Senior Correspondent

Daily Final Call Coverage from the DNC Convention

WASHINGTON ( – As the Democratic Party heads into its presidential nominating convention in Denver Aug. 25 under the banner of party unity–“One Nation: Americans Coming Together for Change”–the campaign of presumptive nominee Sen. Barack Obama (D-Ill.), appears “flawed” and “weak” in the view of some political scientists because of concessions made to the losing campaign of Sen. Hillary Clinton (D-N.Y.) and to former President Bill Clinton.

Further, there is a conspicuous absence of Black speakers in the primetime line-up; there is no one scheduled to articulate the “clear vision of the Black community;” and despite the fact that there are two Muslims serving in the U.S. Congress, and an unprecedented caucus of Muslim delegates attending the convention from all over the country supporting Sen. Obama, Islamic representatives are also conspicuous by their absence from featured appearances.


“Party unity, which is what this is all about,” Dr. Ronald Walters, a noted professor of political science at the University of Maryland, told The Final Call. “The operative word is ‘flaws,’ ” said Dr. Walters. “One has to do with (Sen.) Hilary Clinton and her name being put in nomination, and her and (former President) Bill (Clinton) speaking at the time that they’re speaking,” he said of their separate primetime appearances.

“And the other flaw has to do with who will speak for Blacks. I don’t think that’s been decided right now. And the proposal I’m making is that there be (the Rev.) Jesse (Jackson) or (the Rev.) Al (Sharpton), somebody with a clear vision of the Black community, and a strong demand that we be included in the public policy agenda,” Dr. Walters continued.

“As we go into this, those are the two things that are problematic for this whole push for party unity,” he said.

While Sen. Obama’s wife, attorney Michelle Obama, his brother-in-law Craig Robinson; and his sister Dr. Maya Saetoro-Ng; as well as House Majority Whip James Clyburn (D-S.C.), are all listed, there were no other Blacks in the line-up of primetime headliners released by the Democratic National Committee, at Final Call presstime.

The question of the Clinton nomination and a roll call of the delegates–rather than a concession by the Clinton camp and the nomination of Sen. Obama by acclamation–is the issue that concerns most observers.

“I still don’t get the Clintons,” Dr. David Bositis, senior research analyst at the Joint Center for Political and Economic Studies told The Final Call. “I never was big on the Clintons to begin with, especially after Bill had his problems with Monica (Lewinsky). It was Black leadership and African Americans who saved his presidency, and he all but acknowledged it.

“This thing with the roll call vote and all of these ex-post-facto reasons why–old catharsis, and this and that–I don’t entirely get that,” Dr. Bositis continued. “I’m not conspiracy-minded, you know, ‘Hillary wants Obama to lose so that she can become the nominee in 2012,’ because I don’t think she would be the nominee in 2012. She had her shot.

“I have a lot of confidence in Obama’s people as managers, nobody is in their league, but it bothers me that there are still these Hillary fanatics, especially feminists, which I totally don’t get since John McCain’s record on feminist issues is worse than George Bush’s. Because McCain isn’t even a ‘compassionate conservative,’ and Bush never made randy comments about his wife or called his wife names.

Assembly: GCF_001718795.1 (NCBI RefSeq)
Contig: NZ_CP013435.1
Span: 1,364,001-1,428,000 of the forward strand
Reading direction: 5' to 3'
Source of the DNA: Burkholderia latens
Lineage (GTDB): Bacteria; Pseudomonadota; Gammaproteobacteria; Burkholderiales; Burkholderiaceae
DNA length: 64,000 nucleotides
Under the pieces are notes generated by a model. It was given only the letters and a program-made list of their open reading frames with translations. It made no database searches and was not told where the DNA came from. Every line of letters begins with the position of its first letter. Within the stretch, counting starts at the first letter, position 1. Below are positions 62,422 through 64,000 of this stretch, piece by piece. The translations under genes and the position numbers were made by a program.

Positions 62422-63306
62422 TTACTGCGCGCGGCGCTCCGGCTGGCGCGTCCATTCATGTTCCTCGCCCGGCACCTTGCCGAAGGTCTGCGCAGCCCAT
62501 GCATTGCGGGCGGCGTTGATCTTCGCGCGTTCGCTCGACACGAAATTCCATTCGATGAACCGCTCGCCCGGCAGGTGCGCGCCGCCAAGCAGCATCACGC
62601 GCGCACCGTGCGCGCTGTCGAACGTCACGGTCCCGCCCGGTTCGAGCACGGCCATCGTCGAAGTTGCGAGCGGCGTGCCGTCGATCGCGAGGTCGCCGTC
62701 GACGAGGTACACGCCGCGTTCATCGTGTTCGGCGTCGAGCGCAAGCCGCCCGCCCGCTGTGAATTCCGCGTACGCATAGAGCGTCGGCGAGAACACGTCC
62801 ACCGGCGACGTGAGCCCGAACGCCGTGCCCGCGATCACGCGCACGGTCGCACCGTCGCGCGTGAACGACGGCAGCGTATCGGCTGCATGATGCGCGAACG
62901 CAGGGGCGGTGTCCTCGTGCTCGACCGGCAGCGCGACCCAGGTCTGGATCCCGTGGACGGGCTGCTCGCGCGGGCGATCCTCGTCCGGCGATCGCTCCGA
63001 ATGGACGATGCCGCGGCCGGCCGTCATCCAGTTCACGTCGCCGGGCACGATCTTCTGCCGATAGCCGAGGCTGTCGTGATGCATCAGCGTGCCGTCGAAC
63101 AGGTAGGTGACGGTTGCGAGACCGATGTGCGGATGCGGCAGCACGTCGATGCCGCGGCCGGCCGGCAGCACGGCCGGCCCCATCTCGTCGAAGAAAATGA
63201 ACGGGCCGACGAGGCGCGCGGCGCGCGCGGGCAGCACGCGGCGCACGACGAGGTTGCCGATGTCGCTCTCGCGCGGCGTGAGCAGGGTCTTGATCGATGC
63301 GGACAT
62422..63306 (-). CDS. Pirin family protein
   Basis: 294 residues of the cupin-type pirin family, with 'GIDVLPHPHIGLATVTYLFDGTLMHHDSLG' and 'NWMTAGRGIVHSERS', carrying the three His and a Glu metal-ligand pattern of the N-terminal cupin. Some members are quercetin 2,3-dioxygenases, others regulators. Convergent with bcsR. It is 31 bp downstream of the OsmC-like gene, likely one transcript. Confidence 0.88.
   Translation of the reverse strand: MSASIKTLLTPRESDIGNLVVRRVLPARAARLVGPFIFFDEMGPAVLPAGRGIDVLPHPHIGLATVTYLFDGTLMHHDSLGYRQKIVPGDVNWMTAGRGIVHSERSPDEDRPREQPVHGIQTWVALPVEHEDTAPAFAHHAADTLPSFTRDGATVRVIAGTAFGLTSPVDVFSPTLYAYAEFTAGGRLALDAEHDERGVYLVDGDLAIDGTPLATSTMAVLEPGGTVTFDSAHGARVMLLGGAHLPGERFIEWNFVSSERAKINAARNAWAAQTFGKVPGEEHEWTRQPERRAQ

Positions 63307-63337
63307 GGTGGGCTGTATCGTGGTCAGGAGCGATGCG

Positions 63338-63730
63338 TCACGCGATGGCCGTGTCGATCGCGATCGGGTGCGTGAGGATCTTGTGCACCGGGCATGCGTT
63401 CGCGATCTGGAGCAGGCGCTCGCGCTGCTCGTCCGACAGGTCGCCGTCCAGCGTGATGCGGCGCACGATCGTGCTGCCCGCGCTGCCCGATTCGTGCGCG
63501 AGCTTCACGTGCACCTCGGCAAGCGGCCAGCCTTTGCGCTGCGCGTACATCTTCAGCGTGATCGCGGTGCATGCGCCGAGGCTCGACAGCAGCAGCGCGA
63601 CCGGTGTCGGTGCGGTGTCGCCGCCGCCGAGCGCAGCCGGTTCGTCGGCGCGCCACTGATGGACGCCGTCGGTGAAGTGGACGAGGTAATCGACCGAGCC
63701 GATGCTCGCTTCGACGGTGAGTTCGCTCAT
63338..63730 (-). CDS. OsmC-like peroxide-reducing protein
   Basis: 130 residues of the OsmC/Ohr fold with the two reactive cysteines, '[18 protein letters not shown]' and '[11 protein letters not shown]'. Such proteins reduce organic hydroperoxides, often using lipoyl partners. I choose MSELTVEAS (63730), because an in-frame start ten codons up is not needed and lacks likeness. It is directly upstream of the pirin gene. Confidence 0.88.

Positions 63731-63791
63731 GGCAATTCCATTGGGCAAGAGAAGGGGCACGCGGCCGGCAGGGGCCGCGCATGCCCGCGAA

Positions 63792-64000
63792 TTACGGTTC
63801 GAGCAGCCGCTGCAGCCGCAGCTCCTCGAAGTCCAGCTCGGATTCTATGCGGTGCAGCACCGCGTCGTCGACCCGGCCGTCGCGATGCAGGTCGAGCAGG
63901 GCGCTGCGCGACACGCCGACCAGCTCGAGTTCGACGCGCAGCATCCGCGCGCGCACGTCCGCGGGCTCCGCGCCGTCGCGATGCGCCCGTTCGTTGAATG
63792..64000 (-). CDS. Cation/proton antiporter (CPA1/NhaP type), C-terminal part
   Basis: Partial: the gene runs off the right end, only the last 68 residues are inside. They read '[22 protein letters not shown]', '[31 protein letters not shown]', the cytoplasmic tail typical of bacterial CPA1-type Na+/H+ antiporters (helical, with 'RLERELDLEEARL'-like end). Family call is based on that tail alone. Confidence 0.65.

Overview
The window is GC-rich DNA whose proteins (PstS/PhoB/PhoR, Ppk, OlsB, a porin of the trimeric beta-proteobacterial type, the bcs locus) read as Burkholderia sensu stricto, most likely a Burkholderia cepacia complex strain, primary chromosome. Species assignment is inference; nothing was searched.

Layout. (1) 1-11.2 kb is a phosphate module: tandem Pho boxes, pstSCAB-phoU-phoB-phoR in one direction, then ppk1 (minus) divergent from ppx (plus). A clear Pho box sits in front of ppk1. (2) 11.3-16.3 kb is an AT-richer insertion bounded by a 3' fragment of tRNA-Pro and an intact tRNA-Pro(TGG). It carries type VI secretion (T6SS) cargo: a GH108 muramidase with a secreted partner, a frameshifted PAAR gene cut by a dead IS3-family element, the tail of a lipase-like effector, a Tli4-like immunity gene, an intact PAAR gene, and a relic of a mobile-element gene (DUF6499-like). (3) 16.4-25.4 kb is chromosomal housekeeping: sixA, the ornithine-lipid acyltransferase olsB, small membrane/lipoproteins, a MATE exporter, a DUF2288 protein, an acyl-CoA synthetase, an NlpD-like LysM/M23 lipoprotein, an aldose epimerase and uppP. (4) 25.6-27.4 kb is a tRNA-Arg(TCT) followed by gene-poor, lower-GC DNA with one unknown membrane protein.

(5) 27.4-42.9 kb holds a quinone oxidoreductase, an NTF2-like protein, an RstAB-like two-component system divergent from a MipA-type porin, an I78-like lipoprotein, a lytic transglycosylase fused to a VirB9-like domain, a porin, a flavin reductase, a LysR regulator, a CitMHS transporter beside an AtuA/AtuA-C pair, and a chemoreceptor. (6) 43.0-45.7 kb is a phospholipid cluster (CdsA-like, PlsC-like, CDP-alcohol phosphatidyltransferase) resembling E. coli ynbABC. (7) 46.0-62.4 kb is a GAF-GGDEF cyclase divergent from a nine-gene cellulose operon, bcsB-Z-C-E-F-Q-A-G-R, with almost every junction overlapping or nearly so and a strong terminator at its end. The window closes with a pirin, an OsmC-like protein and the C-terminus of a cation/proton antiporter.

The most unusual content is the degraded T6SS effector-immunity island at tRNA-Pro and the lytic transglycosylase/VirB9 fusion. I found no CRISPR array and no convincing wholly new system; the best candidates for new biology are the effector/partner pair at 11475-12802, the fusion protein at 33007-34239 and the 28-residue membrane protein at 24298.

“So, I’d rather that wasn’t going to be some feature of the convention. But, like I said, I do have confidence in Obama’s people that they’re going to manage things. So I think on balance things are probably going to go well,” said Dr. Bositis.

Other scholars are not as confident in the Obama campaign strategy since he clinched the number of delegates needed for the nomination. “I agree wholeheartedly that it looks very, very weak,” Dr. Wilmer Leon, professor of political science at Howard University told The Final Call concerning the Clinton nomination and roll call in Denver.

“The thing that concerns me: I wonder if Sen. Obama is making the same mistake in August that Sen. Kerry made during the 2004 election–taking August off,” he said of the Obama family vacation in Hawaii that ended Aug. 15. “Now is not the time for you to have taken yourself out of the spotlight and off of the front page. That to me could prove to be a mistake,” said Dr. Leon.

The Muslim political leaders, conflicted since 2001 over which party treats Muslims as “the lesser of the world’s evils” appears to have been intentionally downgraded. Despite the fact that the Islamic population in the U.S. is roughly equal to that of the American Jewish population, at approximately 6 million (about three percent each of the total), there are no Islamic speakers, and no Muslims offering either the opening invocation or the closing benediction, according to a Democratic National Committee press release touting the convention’s: “First-Ever Faith Caucus Meetings.”

Islamic clergy have offered the opening invocations at proceedings of both the U.S. Senate and U.S. House of Representatives.

Only two Islamic representatives–Dr. Ingrid Mattson, president of the Islamic Society of North America and Imam Abdur-Rahim Ali of the Northeast Denver Islamic Center–are official participants in any convention activities. They are scheduled to participate in a crowded afternoon “interfaith gathering” which will be held Sunday, Aug. 24, inside the Colorado Convention Center in Denver, the day before the convention begins.

Another irony, there are already two Muslim representatives serving in Congress: Reps. Keith Ellison (D-Minn.), and Andre Carson (D-Ind.) make up a potential “Muslim Congressional Caucus,” which is equal to the number of Muslim leaders invited to participate in the entire convention.